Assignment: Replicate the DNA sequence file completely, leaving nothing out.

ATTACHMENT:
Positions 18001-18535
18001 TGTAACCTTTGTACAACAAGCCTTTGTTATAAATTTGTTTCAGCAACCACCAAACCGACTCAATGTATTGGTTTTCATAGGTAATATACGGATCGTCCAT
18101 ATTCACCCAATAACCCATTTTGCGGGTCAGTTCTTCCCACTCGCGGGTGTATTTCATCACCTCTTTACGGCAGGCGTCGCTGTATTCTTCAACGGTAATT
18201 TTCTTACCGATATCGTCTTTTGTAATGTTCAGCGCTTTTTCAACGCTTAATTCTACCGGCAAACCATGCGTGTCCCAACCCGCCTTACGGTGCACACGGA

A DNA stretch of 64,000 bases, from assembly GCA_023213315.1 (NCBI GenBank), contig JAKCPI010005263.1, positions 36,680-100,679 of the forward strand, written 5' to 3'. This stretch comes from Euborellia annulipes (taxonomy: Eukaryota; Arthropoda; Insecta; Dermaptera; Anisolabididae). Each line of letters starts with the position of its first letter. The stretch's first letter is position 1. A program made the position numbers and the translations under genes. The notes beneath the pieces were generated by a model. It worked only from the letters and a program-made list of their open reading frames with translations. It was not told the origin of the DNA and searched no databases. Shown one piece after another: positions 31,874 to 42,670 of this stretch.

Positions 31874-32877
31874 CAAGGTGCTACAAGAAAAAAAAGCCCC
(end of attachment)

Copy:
Positions 18001-18535
18001 TGTAACCTTTGTACAACAAGCCTTTGTTATAAATTTGTTTCAGCAACCACCAAACCGACTCAATGTATTGGTTTTCATAGGTAATATACGGATCGTCCAT
18101 ATTCACCCAATAACCCATTTTGCGGGTCAGTTCTTCCCACTCGCGGGTGTATTTCATCACCTCTTTACGGCAGGCGTCGCTGTATTCTTCAACGGTAATT
18201 TTCTTACCGATATCGTCTTTTGTAATGTTCAGCGCTTTTTCAACGCTTAATTCTACCGGCAAACCATGCGTGTCCCAACCCGCCTTACGGTGCACACGGA

A DNA stretch of 64,000 bases, from assembly GCA_023213315.1 (NCBI GenBank), contig JAKCPI010005263.1, positions 36,680-100,679 of the forward strand, written 5' to 3'. This stretch comes from Euborellia annulipes (taxonomy: Eukaryota; Arthropoda; Insecta; Dermaptera; Anisolabididae). Each line of letters starts with the position of its first letter. The stretch's first letter is position 1. A program made the position numbers and the translations under genes. The notes beneath the pieces were generated by a model. It worked only from the letters and a program-made list of their open reading frames with translations. It was not told the origin of the DNA and searched no databases. Shown one piece after another: positions 31,874 to 42,670 of this stretch.

Positions 31874-32877
31874 CAAGGTGCTACAAGAAAAAAAAGCCCC